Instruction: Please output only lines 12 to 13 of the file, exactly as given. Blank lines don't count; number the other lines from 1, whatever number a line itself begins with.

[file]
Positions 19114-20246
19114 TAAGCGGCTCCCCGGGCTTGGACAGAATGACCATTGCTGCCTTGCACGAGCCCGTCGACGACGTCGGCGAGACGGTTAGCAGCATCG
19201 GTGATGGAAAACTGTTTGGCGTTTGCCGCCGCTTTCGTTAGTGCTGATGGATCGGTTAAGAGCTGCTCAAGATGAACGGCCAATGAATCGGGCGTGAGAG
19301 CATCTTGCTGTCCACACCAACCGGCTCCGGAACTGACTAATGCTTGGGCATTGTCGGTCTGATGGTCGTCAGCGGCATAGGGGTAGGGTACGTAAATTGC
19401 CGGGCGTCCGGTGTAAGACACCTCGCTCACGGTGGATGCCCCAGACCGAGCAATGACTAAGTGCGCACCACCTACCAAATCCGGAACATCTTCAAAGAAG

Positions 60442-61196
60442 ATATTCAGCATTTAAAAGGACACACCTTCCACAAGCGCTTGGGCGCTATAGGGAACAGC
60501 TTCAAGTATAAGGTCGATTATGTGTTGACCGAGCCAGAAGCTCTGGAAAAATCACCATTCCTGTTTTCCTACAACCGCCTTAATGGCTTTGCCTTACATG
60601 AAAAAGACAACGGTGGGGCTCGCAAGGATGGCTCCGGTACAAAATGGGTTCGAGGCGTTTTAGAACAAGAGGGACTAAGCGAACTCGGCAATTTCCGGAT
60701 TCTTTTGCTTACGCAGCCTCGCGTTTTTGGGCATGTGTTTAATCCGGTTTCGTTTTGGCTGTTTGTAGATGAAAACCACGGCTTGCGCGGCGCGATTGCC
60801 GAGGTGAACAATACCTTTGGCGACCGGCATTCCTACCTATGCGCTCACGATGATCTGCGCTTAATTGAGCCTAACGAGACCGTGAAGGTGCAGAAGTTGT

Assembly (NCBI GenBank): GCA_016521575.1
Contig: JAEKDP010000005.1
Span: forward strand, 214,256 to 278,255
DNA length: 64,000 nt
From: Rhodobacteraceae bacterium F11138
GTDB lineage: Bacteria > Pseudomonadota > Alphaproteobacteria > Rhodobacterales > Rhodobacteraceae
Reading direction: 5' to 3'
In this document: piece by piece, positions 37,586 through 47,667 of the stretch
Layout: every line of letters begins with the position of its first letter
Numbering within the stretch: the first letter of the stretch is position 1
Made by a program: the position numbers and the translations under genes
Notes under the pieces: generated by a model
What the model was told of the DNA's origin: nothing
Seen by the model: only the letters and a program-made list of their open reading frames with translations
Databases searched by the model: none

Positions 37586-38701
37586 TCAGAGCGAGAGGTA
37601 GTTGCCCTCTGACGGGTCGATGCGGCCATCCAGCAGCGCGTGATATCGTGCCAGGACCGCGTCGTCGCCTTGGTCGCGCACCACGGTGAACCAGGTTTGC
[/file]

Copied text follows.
Assembly (NCBI GenBank): GCA_016521575.1
Contig: JAEKDP010000005.1